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MORE AP COMPARATIVE GOVT THEORY. Covering the 6 Major Topics. Presentation based on Ethel Wood’s APCG&P : An Essential Coursebook & Study Guide, 3rd Edition. SIX MAJOR TOPICS. TOPIC ONE: THE COMPARATIVE METHOD TOPIC TWO: SOVEREIGNTY, AUTHORITY & POWER

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more ap comparative govt theory

MORE AP COMPARATIVE GOVTTHEORY

Covering the

6 Major Topics

Presentation based on Ethel Wood’s

APCG&P: An Essential Coursebook & Study Guide, 3rd Edition

six major topics
SIX MAJOR TOPICS
  • TOPIC ONE: THE COMPARATIVE METHOD
  • TOPIC TWO: SOVEREIGNTY, AUTHORITY & POWER
  • TOPIC THREE: POLITICAL AND ECONOMIC CHANGE
  • TOPIC FOUR: CITIZENS, SOCIETY & THE STATE
  • TOPIC FIVE:POLITICAL INSTITUTIONS
  • TOPIC SIX: PUBLIC POLICY
topic one comparative method
TOPIC ONE: Comparative Method
  • Quantitative analysis focuses on empirical data based on factual statements and statistics
    • Ex:Comparing economic development of a group of countries by comparing statistics such as GDP, per capita PPP, imports vs. exports, etc.
  • Qualitative analysis focuses on normative issues that require value judgments.
    • Ex: Look at statistics but focus on whether these bode well or ill for the countries in question.
  • We need both approaches to analyze & compare poltical systems.
political science using the scientific method
POLITICAL SCIENCE: Using the Scientific Method
  • Researchers use data to make a hypothesis
  • Independent variables & Dependent variables
    • Ex: HYPOTHESIS: Low levels of formal education (independent variable) might lead to higher poverty rates (dependent variable).
  • Correlation vs. Causation
    • Correlation: change in one variable coincides with change in the other, causality MAY be present, but not necessarily
    • Causation: Change in one variable CAUSES change in the other.
three world approach
THREE WORLD APPROACH
  • Based on Cold War politics
    • FIRST WORLD: US & Allies
    • SECOND WORLD: USSR & Allies
    • THIRD WORLD: nations tha tdidn’t fit into the first two categories and were generally economically underdeveloped and deprived.
  • Despite end of Cold War, this approach is still used today to an extent.
  • Other comparisons: Democracy vs. Authoritarianism or Communism vs. Capitalism
new comparative trends informal politics
New comparative trends: Informal Politics
  • Govts have formal positions, structures and insitutions you can see on an org chart.
    • UK (Prime minister, House of Lords, House of Commons) vs. USA (President, Senate, House of Representatives)
  • Deeper understanding comparing civil society (the way that citizens organize and define themselves & their interests)
  • INFORMAL POLITICS: looks at how politicians operate outside of their formal powers, and how the beliefs, values and actions of ordinary citizens impact policymaking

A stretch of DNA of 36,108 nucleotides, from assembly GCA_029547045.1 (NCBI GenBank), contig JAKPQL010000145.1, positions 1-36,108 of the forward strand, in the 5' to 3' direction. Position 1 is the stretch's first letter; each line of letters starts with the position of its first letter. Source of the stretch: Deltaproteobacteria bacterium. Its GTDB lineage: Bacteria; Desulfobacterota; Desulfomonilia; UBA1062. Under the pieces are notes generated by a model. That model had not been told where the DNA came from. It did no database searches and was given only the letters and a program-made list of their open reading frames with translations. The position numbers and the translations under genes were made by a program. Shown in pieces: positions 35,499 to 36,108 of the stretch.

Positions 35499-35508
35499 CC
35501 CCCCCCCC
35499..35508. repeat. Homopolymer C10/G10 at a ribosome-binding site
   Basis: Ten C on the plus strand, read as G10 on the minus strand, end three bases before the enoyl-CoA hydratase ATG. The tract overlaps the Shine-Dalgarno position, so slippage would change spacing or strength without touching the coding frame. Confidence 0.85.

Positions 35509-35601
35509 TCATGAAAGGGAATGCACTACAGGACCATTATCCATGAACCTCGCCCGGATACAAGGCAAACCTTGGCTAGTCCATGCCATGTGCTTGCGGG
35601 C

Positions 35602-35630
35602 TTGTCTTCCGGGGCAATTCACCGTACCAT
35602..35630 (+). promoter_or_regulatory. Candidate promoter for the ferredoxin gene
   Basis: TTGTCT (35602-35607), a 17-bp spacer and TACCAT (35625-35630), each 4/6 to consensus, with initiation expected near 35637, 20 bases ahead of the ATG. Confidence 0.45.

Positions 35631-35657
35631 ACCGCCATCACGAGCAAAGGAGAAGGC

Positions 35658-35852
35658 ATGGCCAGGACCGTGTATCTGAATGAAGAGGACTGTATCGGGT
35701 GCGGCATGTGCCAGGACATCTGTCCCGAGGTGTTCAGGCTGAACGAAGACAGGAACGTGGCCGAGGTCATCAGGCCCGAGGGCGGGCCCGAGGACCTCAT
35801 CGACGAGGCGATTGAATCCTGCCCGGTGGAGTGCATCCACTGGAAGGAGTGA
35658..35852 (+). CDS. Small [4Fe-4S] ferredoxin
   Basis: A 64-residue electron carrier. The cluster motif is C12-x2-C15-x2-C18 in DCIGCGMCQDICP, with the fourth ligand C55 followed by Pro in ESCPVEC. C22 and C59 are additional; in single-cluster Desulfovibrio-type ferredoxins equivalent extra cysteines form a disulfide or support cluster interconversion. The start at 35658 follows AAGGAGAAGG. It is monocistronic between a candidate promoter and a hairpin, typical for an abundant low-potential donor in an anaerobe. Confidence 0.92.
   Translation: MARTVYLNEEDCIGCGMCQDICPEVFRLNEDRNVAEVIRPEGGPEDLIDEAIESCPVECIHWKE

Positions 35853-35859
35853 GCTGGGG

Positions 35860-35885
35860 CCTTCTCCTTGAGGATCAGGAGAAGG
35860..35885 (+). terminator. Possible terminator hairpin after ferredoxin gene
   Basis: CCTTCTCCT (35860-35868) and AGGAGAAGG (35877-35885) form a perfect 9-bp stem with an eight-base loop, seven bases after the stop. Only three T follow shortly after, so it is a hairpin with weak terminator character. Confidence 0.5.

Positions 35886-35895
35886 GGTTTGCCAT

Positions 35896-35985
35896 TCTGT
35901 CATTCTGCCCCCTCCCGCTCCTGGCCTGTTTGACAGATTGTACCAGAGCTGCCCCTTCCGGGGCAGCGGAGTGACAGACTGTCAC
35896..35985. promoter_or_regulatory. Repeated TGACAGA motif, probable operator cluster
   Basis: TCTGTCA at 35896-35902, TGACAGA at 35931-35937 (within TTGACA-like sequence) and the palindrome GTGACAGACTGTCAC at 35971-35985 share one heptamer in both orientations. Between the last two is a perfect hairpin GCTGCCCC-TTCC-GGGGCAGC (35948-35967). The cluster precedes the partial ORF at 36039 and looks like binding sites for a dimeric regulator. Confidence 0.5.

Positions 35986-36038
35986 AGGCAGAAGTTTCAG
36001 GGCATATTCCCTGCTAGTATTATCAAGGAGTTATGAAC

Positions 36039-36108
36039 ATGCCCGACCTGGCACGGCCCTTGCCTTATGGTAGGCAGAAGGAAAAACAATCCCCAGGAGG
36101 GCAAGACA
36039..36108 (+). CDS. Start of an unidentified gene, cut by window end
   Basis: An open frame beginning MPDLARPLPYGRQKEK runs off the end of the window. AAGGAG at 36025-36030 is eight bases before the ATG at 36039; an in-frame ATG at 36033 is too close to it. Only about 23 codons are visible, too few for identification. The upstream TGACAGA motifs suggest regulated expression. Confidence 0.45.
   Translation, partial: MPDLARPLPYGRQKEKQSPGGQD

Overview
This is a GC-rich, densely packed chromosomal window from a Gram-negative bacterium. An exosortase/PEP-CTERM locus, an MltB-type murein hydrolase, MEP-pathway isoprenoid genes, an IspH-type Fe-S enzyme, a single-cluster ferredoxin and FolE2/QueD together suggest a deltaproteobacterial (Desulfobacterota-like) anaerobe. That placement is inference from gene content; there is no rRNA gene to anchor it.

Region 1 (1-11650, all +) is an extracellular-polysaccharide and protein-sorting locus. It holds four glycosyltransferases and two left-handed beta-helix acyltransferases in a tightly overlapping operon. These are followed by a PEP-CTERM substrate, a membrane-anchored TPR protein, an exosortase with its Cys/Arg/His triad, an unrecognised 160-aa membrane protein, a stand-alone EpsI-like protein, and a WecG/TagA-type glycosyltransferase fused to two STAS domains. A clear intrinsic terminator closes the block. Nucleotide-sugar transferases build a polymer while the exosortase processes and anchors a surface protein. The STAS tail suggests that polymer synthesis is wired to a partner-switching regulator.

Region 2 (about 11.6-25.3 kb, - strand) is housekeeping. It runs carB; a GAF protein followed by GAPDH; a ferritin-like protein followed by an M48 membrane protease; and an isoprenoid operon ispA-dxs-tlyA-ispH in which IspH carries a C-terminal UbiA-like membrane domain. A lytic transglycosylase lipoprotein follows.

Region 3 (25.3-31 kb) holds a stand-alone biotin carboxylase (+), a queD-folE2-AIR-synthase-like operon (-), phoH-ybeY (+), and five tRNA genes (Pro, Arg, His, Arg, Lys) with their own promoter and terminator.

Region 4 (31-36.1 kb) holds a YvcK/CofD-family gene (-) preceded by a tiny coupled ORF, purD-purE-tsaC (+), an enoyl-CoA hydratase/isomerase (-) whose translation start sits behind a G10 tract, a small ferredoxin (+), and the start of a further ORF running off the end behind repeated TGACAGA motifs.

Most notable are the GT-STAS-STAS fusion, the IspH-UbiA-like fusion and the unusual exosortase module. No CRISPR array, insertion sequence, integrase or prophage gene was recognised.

new comparative trends political change
New comparative trends: Political Change
  • No longer ruled by Cold War and two superpowers
  • Look at the impact of change on different countries
    • Globalization trends
    • Democratization
    • Trade liberalization
    • Resurgence of ethnic identities, etc.
new comparative trends integration of political economic systems
New comparative trends: Integration of Political-Economic Systems
  • This goes beyond capitalism and communism...we need to look at how economic systems influence politics.
  • Attitudes and behavior of citizens affected by economic inefficiency, economic inequality, and decision-making they turn to government for solutions...if no solutions, then what?
three new groups
Three New Groups
  • “Advanced” Democracies: well-established democratic governments and high level of economic development (Ex:Great Britain)
  • Communist & Post-Communist countries: have tried to create a system that limits individual freedoms in order to divide wealth more equally. Now are dealing with changes to their regimes (Ex: China & Russia)
  • LDCs (Less developed countries) & NICs (newly industrializing countries):
    • LDCs lack significant economic development, tend to have authoritarian governments, not always. (Ex: Nigeria)
    • NICs: experiencing rapid economic growth and have shown tendency toward democratization and political and social stability. (ex: Mexico & Iran)
topic two sovereignty authority power
TOPIC TWO: SOVEREIGNTY, AUTHORITY & POWER
  • State: Weberorganization that maintains a monopoly of violence over a territory (control what happens in their borders, define who can and cannot use weapons, sets the rules, also institutions of the state).
  • Sovereignty: ability to carry out actions or policies within their borders independently from interference either from the inside or outside.
  • Institutions: stable, long-lasting organizations that help turn political ideas into policy (bureaucracies, legislatures, judicial systems, political parties).
states nations regimes
STATES, NATIONS, REGIMES